RCN calls for boost in number of school nurses
There must be greater investment to boost the number of school nurses following a drop of nearly 30% since 2010, the Royal College of Nursing (RCN) has warned.
There are only 2,101 school nurses working among 32,113 schools, according to figures from May 2019 - down from 2,987 at the same point in 2010.
The RCN blamed ‘significant’ public health budget cuts for the continued decline in numbers and raised concerns about available support for vulnerable pupils.
It highlighted that students often turn to school nurses before anyone else and that fewer school nurses leaves many children with fewer people to turn to about their most difficult issues.
The College said: ‘[School nurses] can, for instance, be uniquely placed to recognise the signs of risk-taking behaviour and vulnerable children and young people who might be at risk of abuse by others. Such children may not have positive role models and a school nurse may be the first person they turn to for help.’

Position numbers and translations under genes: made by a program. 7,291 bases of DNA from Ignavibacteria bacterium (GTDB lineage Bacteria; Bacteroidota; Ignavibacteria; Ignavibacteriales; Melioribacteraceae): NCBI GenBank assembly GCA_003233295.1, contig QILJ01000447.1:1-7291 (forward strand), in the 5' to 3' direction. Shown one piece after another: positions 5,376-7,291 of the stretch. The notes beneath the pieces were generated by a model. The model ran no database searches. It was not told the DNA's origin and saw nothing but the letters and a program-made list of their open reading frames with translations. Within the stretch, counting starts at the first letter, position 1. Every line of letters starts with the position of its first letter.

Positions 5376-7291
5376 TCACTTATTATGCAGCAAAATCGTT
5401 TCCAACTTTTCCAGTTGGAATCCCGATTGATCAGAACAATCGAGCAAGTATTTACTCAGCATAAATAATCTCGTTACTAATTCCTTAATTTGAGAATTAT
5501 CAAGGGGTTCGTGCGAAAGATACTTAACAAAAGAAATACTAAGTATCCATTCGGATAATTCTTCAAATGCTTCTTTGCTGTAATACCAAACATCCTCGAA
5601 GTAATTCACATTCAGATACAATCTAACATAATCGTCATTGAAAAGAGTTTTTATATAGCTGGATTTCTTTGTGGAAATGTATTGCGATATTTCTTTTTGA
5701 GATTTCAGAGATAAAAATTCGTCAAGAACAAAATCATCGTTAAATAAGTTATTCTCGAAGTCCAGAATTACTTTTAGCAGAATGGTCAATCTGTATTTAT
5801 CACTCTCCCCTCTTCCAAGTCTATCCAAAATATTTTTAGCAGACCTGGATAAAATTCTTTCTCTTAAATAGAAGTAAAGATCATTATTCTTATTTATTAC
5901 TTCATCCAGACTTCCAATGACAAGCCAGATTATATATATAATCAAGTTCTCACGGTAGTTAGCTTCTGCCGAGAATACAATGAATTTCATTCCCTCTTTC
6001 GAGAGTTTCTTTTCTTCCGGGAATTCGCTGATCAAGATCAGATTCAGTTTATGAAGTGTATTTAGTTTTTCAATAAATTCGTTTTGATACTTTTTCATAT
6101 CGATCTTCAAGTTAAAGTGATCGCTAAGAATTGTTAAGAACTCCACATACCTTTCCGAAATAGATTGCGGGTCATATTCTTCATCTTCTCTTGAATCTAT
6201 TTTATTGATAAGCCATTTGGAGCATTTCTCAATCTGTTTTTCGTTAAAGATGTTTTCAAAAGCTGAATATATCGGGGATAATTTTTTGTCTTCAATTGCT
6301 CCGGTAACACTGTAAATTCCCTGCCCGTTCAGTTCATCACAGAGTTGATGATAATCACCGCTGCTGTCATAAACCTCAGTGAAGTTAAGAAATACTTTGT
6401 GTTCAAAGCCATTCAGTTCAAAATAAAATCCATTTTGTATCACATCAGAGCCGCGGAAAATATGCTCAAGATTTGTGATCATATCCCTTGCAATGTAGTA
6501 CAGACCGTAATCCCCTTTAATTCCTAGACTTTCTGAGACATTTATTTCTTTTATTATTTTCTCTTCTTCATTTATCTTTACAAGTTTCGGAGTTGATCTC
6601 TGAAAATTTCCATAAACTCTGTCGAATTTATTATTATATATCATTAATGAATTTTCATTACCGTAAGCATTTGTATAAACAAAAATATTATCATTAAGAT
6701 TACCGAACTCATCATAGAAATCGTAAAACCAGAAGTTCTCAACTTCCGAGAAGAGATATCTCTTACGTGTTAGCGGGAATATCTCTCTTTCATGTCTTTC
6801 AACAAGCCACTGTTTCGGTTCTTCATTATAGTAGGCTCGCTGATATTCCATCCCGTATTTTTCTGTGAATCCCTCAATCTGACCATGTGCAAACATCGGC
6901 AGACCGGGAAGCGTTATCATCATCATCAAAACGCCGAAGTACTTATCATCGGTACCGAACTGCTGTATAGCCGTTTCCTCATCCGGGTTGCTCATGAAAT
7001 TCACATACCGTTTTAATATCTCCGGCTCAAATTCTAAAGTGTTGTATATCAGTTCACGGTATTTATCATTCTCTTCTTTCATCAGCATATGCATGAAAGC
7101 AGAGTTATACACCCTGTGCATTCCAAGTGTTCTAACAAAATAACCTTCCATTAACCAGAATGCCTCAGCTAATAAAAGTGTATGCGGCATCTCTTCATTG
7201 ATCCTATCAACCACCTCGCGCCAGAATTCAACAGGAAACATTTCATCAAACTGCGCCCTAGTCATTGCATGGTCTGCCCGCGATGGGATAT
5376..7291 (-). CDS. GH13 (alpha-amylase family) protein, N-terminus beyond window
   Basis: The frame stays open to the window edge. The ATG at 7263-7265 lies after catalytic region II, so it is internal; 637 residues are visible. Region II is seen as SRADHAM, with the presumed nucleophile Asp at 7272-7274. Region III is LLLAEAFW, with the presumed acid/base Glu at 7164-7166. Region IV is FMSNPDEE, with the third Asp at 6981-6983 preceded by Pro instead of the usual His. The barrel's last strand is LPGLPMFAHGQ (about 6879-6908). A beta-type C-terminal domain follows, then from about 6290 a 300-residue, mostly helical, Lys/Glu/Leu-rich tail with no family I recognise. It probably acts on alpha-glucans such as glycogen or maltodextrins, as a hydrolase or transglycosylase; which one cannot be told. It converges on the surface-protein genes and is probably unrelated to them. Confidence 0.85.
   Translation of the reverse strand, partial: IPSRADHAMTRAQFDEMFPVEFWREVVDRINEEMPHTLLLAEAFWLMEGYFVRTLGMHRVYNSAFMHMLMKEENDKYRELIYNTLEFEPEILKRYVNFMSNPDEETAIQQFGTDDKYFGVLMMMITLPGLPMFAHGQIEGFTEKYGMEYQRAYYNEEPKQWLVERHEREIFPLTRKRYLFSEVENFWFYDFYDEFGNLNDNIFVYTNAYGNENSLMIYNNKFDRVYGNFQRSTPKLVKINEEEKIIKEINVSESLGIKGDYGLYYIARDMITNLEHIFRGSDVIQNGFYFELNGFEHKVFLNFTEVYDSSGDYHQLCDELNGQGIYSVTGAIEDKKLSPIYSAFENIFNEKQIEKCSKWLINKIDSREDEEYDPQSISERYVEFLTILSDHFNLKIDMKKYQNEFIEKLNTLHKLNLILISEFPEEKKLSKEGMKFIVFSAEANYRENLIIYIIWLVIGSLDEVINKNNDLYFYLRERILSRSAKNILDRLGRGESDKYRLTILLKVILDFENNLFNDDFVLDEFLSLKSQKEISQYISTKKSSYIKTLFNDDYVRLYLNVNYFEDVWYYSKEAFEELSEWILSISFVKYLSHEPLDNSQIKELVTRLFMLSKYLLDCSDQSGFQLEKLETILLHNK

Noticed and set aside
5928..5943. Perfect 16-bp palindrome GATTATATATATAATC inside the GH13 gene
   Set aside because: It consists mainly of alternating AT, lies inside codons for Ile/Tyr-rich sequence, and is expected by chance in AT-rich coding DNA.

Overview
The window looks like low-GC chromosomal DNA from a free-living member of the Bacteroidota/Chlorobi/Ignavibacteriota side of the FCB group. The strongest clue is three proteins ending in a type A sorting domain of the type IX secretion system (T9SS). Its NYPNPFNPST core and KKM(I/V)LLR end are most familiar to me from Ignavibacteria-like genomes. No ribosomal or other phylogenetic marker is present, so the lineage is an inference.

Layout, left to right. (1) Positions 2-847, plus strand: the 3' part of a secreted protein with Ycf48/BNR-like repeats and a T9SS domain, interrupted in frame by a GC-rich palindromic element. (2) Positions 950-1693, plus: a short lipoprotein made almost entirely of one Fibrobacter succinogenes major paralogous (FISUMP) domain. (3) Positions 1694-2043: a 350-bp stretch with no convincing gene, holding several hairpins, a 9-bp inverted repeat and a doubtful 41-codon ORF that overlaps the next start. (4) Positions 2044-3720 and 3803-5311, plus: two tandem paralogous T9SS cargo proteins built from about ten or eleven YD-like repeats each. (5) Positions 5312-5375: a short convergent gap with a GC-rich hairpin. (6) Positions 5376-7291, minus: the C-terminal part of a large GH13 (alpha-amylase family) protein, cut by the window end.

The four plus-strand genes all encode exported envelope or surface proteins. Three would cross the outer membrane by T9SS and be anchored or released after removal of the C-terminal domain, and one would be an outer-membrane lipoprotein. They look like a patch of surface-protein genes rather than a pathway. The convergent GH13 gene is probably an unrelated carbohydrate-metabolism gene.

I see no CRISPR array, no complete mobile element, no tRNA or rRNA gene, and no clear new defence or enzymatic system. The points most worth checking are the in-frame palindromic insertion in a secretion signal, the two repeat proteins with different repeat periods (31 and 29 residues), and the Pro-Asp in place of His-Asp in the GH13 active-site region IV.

Fiona Smith, RCN professional lead for children and young people said: ‘As we see cuts to public health funding for local authorities, we continue to see the number of school nurses decline.
‘With further cuts to nursing post-registration training we are unlikely to see the numbers grow meaning many children and young people missing out on the support they need.
‘It is vital decision makers learn the lesson that long-term cuts have a life-long impact. Our pupils need the positive benefits school nurses bring and it is time they received the funding they deserve.’
The NHS Long Term Plan released earlier this year outlined investment in services for children, including new mental health support in schools and colleges.
A Department of Health and Social Care spokesperson said: 'We want children to get the best start in life and school nurses play a vital role in supporting their health and wellbeing.
'Local authorities are best placed to make decisions for their communities and we are giving councils more than £16 billion to commission public health services, including school nurses, over the current five-year spending review period.'